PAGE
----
Fifty Shades of Grey

No, I have not read it but I have heard the buzz about everywhere from overhearing random gossip between the chicks on the other aisle to LinkedIn. All this makes me want to read it. My sister was telling how a friend had the book, couldn’t stop talking about it and would be willing to let her borrow and read it. Because I’m a faster and more obsessive reader than her, I’ll be reading first. I heard ABOUT the book long before I heard the BUZZ. I have recently got the buzz on LinkedIn and (like the adventurer I am) followed it to wherever it took me#wildwomendo.

So this book has a little upset over it. Whether it’s success heralds a hallmark in literary canon or mommy porn, and its place in the Feminist lense: a subverting setback or progressive step forward? Without actually reading the book, just going on the synopsis I found at Wikipedia, I want to speak a little on those two topics. But before we get there, let’s get into what I (tentatively) know about the novel:

1. It emerged from a fan fiction piece about….Twilight?#really?

2. It involves S&M or BDSM.

3. Beat out Harry Potter in bestselling UK novel.

And

1. It emerged from a fan fiction piece about Twilight?#really,really?#WeAreNoLongerInForks.

LOL, okay. I got a few more details but nothing to significantly spoil the reading for my self or anyone else. So we can move on#buzz.

Literary Masterpiece or Commercial Success?

It’s content, readership and beginnings leaves room for question about “Shades” (short) literary standing. Some have called nothing but porn: mommy or poorly written porn on top of that. When I read the synopsis of the story, the first thing I honestly thought of was the film “Secretary” with James Spader and Jake Gyllenhall’s sister. Having half watched that film (which was uncomfortable) and after multiple viewings I got the message and developed an appreciation for it. It brought new perspective on what was previously taboo and it is praised as a wonderful and genuine piece of modern film. So why can’t this novel do the same? Sex, the forbidden, relationship dynamics, self-discovery sound like tags for this novel so I don’t see why this couldn’t be literary masterpiece(I haven’t read it). I am inclined to say don’t let the driving motifs(this case, S&M) of a story blind one from the story itself#truthisstrangerthanfiction.          BUT since it did emerge from a Twilight fan fiction(#really, really?) I’m going to side with commercial success. Sorry, I can’t see anything to do with Twilight being a literary hallmark. A way to make good money? Yes. Afterall, if you can sell tweens and grown women their tweenish fantasies, who says you can’t raise the content rating and sell soccer mom’s theirs too?#makingmoney#nothingwrongwiththat.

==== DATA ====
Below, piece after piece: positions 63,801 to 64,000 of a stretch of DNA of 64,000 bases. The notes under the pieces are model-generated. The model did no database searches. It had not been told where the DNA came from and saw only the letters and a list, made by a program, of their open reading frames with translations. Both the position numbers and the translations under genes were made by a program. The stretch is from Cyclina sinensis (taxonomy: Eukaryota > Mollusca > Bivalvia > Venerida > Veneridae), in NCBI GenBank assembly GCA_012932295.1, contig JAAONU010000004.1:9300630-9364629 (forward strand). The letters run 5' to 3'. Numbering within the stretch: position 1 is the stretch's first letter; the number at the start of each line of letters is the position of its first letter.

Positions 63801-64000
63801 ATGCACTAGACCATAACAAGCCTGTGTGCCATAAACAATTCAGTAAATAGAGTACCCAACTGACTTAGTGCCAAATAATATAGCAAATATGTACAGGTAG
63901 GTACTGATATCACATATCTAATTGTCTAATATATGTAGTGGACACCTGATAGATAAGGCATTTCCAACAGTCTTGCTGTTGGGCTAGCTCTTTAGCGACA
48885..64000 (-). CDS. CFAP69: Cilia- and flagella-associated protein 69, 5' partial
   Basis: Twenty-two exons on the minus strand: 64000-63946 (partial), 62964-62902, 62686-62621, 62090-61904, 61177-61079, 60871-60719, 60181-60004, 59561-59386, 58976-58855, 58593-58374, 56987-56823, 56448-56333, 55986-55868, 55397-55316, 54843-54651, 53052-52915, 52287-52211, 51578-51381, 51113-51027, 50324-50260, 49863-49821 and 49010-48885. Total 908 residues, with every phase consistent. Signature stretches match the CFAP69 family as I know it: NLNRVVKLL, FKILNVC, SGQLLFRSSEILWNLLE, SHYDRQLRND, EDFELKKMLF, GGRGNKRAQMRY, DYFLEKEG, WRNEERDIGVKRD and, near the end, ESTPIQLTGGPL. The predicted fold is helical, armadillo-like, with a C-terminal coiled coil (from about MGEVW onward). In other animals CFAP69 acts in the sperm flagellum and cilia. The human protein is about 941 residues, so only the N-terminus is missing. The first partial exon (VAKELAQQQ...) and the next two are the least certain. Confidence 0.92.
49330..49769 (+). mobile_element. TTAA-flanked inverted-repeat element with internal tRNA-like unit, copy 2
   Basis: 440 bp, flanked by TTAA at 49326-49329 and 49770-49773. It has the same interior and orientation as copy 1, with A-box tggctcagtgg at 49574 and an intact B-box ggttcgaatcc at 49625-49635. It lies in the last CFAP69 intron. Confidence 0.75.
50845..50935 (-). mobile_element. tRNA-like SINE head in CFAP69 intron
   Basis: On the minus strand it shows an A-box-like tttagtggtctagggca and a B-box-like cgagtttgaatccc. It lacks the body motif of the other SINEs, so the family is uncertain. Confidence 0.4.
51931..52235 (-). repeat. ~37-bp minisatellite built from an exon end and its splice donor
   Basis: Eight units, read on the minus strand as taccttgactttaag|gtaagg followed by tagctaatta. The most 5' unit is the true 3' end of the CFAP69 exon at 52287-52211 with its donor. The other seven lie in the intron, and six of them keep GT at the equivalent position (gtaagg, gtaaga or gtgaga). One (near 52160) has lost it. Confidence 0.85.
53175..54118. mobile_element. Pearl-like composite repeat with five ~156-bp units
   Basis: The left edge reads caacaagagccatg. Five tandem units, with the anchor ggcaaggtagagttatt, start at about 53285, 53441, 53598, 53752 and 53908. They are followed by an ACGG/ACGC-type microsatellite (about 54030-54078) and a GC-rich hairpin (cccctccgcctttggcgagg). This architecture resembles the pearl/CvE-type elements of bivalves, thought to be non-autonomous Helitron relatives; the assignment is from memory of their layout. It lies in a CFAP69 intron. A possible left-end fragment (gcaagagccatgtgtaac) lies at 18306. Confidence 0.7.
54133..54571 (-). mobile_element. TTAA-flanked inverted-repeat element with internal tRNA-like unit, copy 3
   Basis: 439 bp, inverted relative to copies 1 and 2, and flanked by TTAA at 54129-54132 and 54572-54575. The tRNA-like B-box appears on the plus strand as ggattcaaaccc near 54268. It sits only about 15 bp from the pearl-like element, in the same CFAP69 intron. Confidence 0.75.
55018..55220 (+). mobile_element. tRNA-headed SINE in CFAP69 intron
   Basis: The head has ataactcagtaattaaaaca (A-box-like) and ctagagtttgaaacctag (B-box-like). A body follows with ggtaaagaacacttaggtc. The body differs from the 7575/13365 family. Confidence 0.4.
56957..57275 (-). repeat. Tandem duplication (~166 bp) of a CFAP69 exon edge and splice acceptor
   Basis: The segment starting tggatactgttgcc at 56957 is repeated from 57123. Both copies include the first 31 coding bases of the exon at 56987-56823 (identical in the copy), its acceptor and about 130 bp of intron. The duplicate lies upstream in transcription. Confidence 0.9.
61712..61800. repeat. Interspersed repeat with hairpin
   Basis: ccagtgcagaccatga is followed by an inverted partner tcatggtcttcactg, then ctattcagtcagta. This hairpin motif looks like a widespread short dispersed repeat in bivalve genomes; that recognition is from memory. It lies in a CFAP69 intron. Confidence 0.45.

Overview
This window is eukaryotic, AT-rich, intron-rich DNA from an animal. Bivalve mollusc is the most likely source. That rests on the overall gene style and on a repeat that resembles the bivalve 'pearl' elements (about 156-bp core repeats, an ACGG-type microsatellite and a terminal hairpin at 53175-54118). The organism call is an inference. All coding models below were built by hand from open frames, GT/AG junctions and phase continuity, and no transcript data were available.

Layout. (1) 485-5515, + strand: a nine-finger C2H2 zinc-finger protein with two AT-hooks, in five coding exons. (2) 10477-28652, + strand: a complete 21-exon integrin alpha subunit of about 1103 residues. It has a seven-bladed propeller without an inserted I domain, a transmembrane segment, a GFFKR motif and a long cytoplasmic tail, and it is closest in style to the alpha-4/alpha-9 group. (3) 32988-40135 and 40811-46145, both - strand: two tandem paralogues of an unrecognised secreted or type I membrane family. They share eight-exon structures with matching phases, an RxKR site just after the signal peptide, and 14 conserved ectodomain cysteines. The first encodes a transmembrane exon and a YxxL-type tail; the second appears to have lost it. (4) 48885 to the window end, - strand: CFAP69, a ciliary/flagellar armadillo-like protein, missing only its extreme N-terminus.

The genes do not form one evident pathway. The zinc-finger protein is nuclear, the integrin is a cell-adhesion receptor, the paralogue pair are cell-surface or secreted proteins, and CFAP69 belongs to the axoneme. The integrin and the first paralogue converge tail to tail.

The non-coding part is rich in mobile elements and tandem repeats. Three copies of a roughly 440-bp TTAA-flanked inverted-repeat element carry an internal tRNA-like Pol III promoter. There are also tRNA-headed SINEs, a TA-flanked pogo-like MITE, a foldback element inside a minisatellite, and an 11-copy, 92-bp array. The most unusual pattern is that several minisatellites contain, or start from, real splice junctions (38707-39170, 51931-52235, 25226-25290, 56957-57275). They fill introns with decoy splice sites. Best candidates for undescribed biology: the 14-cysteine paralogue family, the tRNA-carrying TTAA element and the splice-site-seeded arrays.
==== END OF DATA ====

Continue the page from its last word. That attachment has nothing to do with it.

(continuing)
Feminist Subversion or Feminist Desideratum?

There has also been debate amongst the critics of the socio-political persuasion. I am referencing the Feminists and the Anti-Feminists that would like use “Shades” as an illustrative point in their arguments. It will be used, regardless of what I have to say, but I feel that it would be ineffective tool since it’s so pliable to either agenda. But before I go on a couple of disclaimers need to be issued:

The author supports Feminism and identifies as a Feminist.

The author has yet to engage in any intimate relationship or sexual activity. Thank you. 

Now, being an avid lover of Feminism (there’s nothing I love more than woman going for hers#bitchskillingit#the Queen Bee), I don’t see how this novel subverts the principles of Feminism. It’s been called “trite”, “typical”, “cliche” for its ingenue-corrupted-by-vampire like premise. But if a woman is pursuing her fantasies in her sexuality, is she not enjoying her liberty? Even if that fantasy is one of powerlessness and domination it’s hers to have right? The goal was to fight for a woman’s right to choose what she wants in life. If she chooses a life of submissiveness then shouldn’t her choice be upheld as well? Now the counterargument is that novel reflects some deep psychological trait in women. While women may want power, but the truth maybe that we actually aren’t comfortable with all the responsibilities and nuances of power or we fumble with it trying to have best of both worlds. That’s only half true, a woman can handle all the responsibility just as well if that’s what she wants. I also don’t believe that a woman taking on a submissive role in sex or a relationship is an unveiling that woman are and were always meant to be so. It’s her choice. Choosing to submit to someone is different from being expected or forced to submit to someone. Even the very act of buying and reading pornographic material (like this book for example)  is considered a progressive step in feminism, so why judge a woman on the particulars of her sexuality? I personally think that this book (or more like what I know of it so far) may be the embodiment of what feminism fight for: a young educated woman uses her liberty to pursue her happiness. It shouldn’t matter how that happiness takes shape#whathappinessis.

BUT given that it was spawned out of Twilight this novel is likely just as agnsty and self-indulgent, like a Twilight for Adults; Twilight rated R. I just can’t take it that seriously#really, really?.

Uitori.

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